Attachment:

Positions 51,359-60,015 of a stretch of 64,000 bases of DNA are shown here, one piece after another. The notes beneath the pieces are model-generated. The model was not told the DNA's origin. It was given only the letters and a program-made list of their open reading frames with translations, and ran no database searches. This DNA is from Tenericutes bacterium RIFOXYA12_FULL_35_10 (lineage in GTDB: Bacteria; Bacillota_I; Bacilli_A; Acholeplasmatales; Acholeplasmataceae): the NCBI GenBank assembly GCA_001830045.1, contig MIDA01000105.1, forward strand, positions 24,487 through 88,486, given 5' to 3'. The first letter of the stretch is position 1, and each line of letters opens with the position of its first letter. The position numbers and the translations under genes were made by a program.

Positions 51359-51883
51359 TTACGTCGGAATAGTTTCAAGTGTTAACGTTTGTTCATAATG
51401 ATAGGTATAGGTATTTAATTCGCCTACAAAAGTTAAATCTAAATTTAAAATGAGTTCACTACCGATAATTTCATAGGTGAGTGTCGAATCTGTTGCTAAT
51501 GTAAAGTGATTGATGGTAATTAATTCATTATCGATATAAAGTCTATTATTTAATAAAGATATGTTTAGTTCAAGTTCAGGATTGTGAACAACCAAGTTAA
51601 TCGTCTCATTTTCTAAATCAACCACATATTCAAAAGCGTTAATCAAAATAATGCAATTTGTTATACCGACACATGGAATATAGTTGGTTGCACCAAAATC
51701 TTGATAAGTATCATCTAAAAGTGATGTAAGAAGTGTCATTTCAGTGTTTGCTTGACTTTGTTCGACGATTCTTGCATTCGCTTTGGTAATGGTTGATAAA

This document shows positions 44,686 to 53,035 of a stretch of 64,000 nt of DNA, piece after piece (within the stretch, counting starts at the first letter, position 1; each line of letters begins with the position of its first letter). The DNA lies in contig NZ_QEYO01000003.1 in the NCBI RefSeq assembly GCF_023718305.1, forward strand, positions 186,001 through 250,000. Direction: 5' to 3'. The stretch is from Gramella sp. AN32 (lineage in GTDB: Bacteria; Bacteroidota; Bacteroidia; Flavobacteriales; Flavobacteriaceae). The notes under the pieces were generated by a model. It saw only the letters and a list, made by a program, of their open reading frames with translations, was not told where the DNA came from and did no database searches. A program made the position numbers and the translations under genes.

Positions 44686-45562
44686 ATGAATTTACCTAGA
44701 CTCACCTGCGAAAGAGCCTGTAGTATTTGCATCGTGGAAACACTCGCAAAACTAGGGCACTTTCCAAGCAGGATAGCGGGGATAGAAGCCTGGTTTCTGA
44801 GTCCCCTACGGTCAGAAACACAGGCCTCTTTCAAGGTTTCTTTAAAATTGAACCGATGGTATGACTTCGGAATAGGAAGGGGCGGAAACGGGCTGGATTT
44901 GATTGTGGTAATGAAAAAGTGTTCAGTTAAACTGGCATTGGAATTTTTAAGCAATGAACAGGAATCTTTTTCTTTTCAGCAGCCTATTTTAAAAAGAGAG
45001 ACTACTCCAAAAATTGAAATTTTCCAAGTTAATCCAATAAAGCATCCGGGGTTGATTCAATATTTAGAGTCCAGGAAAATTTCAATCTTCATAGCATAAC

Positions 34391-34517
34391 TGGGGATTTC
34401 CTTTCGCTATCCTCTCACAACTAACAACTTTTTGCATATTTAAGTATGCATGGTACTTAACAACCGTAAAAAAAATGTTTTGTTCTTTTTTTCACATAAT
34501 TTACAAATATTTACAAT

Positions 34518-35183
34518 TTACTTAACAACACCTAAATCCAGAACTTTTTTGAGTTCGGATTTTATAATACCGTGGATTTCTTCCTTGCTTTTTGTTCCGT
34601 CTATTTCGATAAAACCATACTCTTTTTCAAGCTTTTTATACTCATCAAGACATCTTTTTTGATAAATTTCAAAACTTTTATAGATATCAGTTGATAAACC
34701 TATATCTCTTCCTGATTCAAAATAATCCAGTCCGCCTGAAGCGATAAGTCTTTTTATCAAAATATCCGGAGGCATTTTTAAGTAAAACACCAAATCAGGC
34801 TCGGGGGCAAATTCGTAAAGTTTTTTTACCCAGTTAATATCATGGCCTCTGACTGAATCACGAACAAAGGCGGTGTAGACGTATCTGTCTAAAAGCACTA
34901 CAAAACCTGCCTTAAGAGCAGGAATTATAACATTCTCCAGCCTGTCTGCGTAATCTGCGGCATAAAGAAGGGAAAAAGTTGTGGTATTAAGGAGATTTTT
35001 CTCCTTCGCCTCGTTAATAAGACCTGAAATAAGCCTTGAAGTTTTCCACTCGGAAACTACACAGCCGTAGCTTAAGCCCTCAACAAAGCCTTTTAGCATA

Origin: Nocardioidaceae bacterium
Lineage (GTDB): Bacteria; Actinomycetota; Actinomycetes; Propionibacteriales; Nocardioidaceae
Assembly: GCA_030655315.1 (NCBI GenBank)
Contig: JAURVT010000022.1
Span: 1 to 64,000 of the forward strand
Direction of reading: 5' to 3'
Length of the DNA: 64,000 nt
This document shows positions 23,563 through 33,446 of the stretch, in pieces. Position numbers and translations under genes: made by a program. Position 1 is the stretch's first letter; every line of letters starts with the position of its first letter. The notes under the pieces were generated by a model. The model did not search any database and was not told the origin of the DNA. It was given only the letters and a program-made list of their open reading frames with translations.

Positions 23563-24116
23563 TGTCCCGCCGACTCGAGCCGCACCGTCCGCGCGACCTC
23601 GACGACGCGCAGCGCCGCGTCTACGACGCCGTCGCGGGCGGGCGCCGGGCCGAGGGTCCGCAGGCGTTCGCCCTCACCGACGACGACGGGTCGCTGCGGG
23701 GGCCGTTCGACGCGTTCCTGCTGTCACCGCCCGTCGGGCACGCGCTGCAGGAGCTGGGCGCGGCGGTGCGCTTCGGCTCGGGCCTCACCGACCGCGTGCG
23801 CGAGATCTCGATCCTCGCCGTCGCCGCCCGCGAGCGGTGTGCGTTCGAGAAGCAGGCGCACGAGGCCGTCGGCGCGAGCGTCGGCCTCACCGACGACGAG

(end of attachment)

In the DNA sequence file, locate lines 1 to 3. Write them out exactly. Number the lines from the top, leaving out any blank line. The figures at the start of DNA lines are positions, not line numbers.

Positions 51,359-60,015 of a stretch of 64,000 bases of DNA are shown here, one piece after another. The notes beneath the pieces are model-generated. The model was not told the DNA's origin. It was given only the letters and a program-made list of their open reading frames with translations, and ran no database searches. This DNA is from Tenericutes bacterium RIFOXYA12_FULL_35_10 (lineage in GTDB: Bacteria; Bacillota_I; Bacilli_A; Acholeplasmatales; Acholeplasmataceae): the NCBI GenBank assembly GCA_001830045.1, contig MIDA01000105.1, forward strand, positions 24,487 through 88,486, given 5' to 3'. The first letter of the stretch is position 1, and each line of letters opens with the position of its first letter. The position numbers and the translations under genes were made by a program.

Positions 51359-51883
51359 TTACGTCGGAATAGTTTCAAGTGTTAACGTTTGTTCATAATG